Date: June 17, 2013
Author(s): Jamie Fletcher
Edifier is on a roll at the moment, releasing new and unique speaker systems that cover a wide range of budgets. Under review here is a budget orientated system with both an interesting style and technical appeal. How well does it stack up to the multitude of $100 desktop stereo systems out there?
Edifier is not one to shy away from unique and intriguing shapes and styles. The Exclaim is a new 2.0 stereo speaker system with a very unique shape. It’s a bi-amplified system with various digital signal processing technologies enabled, such as dynamic range compensation. Edifier seems to be all about taking something simple as a pair of speakers and applying unique style and technologies.
This latest pair of speakers does not include Edifier’s previous foray into adding Bluetooth to all its new products. Much like the Spinnaker set, these new speakers certainly have a unique shape; to me personally, it’s more reminisce of a snail or a pair of rabbits with very long ears, than a pair of high-tech speakers (sorry Edifier). The shape certainly won’t be for everyone.
Each speaker contains two tweeters and a radiated 3-inch woofer. This radiated speaker configurations allows for deep bass resonance, utilizing an otherwise small driver. Much like the previous Edifier reviews that we have done, the specifications are much more realistic, declaring frequency response to within 3 dBA. Power is on the conservative side for a mid range speaker system at 36 Watts total RMS.
Much of the bass response is as a result of the radiator configuration. The website and manual are not terribly clear as to the exact configuration, but things were cleared up after a quick email to Edifier. The bass chamber has two speakers, one on either side. The speakers that are facing outward on their respective sides, is the radiator/passive speaker, while the speaker facing inwards, is the active/powered speaker. Using passive radiator designs effectively increases the surface area of the speaker (more air can be moved), meaning lower frequency responses can be achieved (more bass!). These configurations can often cause a resonance effect, whereupon a certain frequency range becomes more pronounced and even causes audible distortions. The trick is to set this resonance to an inaudible range.
There is one thing that might cause alarm to many, the lack of any kind of speaker grill on the sides. This isn’t as bad as it first appears, since the cones are very thick and stiff, with a tough rubber coating. Additionally, since the outward facing speaker on a given side is actually the passive radiator, there is very little risk of damaging the coil. It does mean that there is some burn-in time required to soften up the rubber for proper bass response.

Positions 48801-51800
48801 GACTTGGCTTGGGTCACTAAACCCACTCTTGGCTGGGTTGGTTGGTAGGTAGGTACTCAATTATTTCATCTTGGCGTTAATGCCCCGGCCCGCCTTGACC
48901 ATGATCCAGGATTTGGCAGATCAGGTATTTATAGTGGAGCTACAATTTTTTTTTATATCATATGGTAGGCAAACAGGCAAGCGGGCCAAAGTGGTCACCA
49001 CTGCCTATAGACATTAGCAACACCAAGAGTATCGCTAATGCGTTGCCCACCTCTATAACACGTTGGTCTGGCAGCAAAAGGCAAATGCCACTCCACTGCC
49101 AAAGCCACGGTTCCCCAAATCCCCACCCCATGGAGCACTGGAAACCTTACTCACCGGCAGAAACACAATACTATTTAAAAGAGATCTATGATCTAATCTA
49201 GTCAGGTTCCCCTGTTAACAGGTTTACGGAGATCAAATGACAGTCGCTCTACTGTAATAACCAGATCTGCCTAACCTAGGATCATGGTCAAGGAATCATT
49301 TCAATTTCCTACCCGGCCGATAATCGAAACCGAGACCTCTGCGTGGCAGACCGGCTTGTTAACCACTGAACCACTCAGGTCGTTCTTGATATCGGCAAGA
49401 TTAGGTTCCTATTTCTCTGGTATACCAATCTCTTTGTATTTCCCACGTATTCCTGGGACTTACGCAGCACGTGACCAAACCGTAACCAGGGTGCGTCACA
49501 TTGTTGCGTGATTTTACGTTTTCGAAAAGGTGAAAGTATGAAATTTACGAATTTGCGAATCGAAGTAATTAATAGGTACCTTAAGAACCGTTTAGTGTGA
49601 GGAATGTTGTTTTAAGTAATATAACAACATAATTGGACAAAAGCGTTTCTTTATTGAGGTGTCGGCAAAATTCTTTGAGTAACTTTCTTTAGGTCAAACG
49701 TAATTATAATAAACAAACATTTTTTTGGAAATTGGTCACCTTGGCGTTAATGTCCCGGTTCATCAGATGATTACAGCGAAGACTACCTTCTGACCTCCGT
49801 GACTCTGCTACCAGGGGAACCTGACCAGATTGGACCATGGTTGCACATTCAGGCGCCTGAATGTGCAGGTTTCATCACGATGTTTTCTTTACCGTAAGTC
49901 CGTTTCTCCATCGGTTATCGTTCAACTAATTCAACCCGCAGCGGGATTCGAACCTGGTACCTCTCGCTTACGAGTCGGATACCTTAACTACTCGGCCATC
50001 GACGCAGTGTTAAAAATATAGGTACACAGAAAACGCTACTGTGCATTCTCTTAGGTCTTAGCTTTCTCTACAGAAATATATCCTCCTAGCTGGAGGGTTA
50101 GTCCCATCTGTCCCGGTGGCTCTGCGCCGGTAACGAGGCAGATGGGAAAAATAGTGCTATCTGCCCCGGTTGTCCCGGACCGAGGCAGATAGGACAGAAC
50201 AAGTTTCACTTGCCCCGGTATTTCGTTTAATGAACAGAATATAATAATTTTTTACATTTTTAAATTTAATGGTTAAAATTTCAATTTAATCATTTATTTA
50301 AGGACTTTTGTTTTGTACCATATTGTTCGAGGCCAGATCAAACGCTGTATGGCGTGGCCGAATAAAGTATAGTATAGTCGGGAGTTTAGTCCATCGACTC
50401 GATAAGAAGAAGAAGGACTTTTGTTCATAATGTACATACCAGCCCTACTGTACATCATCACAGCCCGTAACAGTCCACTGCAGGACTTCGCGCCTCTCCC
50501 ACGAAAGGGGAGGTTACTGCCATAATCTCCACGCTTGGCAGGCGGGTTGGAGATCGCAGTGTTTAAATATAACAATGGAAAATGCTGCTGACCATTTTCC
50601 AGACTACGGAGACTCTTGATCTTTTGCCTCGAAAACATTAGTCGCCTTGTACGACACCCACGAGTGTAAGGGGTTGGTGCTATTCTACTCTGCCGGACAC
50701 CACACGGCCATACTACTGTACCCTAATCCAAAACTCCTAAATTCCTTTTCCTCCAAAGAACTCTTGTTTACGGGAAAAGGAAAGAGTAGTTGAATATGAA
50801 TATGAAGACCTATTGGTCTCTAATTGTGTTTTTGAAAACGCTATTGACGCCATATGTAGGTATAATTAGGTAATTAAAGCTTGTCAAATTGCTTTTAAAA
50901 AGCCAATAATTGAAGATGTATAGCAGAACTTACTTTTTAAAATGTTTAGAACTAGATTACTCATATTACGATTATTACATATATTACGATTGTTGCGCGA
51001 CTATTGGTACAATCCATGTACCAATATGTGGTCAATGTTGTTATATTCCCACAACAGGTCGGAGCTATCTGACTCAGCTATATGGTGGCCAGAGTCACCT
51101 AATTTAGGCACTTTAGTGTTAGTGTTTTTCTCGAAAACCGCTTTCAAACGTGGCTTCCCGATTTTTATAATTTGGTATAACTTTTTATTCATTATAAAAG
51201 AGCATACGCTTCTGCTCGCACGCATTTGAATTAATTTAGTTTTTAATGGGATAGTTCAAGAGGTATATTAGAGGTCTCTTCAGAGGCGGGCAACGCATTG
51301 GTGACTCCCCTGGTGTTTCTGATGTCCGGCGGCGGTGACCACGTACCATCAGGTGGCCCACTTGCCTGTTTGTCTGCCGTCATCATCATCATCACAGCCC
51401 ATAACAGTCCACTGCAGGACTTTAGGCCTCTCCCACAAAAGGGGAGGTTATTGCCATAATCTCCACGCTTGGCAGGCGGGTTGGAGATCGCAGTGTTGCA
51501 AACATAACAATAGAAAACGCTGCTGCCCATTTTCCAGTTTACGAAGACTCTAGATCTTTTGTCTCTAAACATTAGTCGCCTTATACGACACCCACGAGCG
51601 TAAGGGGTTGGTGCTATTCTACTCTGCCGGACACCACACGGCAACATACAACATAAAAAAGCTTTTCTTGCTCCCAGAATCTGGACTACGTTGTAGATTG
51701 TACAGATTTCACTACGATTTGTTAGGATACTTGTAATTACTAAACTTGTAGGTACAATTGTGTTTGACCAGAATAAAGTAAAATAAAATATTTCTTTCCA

Due to the active speakers per unit being on different channels, Edifier is using the same 6-pin proprietary cable as with the Spinnaker set, to connect the left and right speakers. Apart from that, connectivity is very basic with just power and a single jack for input.
Unfortunately, like some of the other Edifier speaker sets I have tried, there is no volume memory when the unit is powered down (or put to sleep), so each time it is turned on, it’ll be back to its default level. The good news is that the default volume is not too loud, and certainly not to the same level as the Spinnaker set. Also worth mentioning: no silly, blindingly bright LED to show you the system is switched on – just a subtle cold white blob on the speaker grill.
When it comes to audio quality, I was quite surprised. For what amounts to a couple tweeters and a clever extended woofer, these speakers can certainly cover the full range. Low end bass is obviously lacking, but that is to be expected. Bass in general remains sharp and precise. It remains in the warm range for mids, rather than the more traditional cold and clinical effect that seems to be quite common (especially for a tweeter heavy system). For a ‘budget’ set of speakers, these are very effective and certainly one of the best out there, remaining well balanced across all frequencies.
If you are listening to these as a near-field set, perched next to your desktop or laptop, then they work wonderfully. If you want to use these from any distance, and thus turn up the volume, then the limitations become rather apparent. Noticeable distortion creeps in at the high end, and as you get louder, the distortion starts creeping down the scale into the upper-mid range. The bass also struggles to keep up with the demand, but honestly, these speakers were not designed for room filling and house shaking bass.
For listening to music, lazing about in your chair, browsing the Web or doing work, these are fantastic. If you want to sit back and watch a movie with them, then you may be left a little wanting. The lack of a remote is a little annoying, but at the same time, these are not meant to be heard from any real distance, so a remote for a system that’s within arm’s reach would be pointless.
The clever passive bass extension, plus the extra tweeters, really do balance out well, as long as they are used as a near-field set of speakers. The $100 price point may seem high for a 2.0 system; in the grand scheme of desktop audio, it’s quite cheap. These speakers are most certainly not for bassheads, but for anyone that appreciates a more balanced soundstage. Again, the shape won’t be for everyone, but the performance is certainly impressive for the price.
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